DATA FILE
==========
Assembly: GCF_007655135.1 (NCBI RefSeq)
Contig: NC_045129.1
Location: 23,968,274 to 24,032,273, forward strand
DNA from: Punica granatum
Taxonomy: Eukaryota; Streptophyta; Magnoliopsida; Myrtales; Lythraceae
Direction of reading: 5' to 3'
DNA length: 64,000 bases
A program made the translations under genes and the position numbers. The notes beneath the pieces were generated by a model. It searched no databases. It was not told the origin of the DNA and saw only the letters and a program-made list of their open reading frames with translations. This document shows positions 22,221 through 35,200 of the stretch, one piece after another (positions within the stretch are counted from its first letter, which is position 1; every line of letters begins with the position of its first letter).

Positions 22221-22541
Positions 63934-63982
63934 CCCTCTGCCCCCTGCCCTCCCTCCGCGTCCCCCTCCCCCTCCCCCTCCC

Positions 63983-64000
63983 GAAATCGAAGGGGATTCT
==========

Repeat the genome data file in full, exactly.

Assembly: GCF_007655135.1 (NCBI RefSeq)
Contig: NC_045129.1
Location: 23,968,274 to 24,032,273, forward strand
DNA from: Punica granatum
Taxonomy: Eukaryota; Streptophyta; Magnoliopsida; Myrtales; Lythraceae
Direction of reading: 5' to 3'
DNA length: 64,000 bases
A program made the translations under genes and the position numbers. The notes beneath the pieces were generated by a model. It searched no databases. It was not told the origin of the DNA and saw only the letters and a program-made list of their open reading frames with translations. This document shows positions 22,221 through 35,200 of the stretch, one piece after another (positions within the stretch are counted from its first letter, which is position 1; every line of letters begins with the position of its first letter).

Positions 22221-22541
Positions 63934-63982
63934 CCCTCTGCCCCCTGCCCTCCCTCCGCGTCCCCCTCCCCCTCCCCCTCCC

Positions 63983-64000
63983 GAAATCGAAGGGGATTCT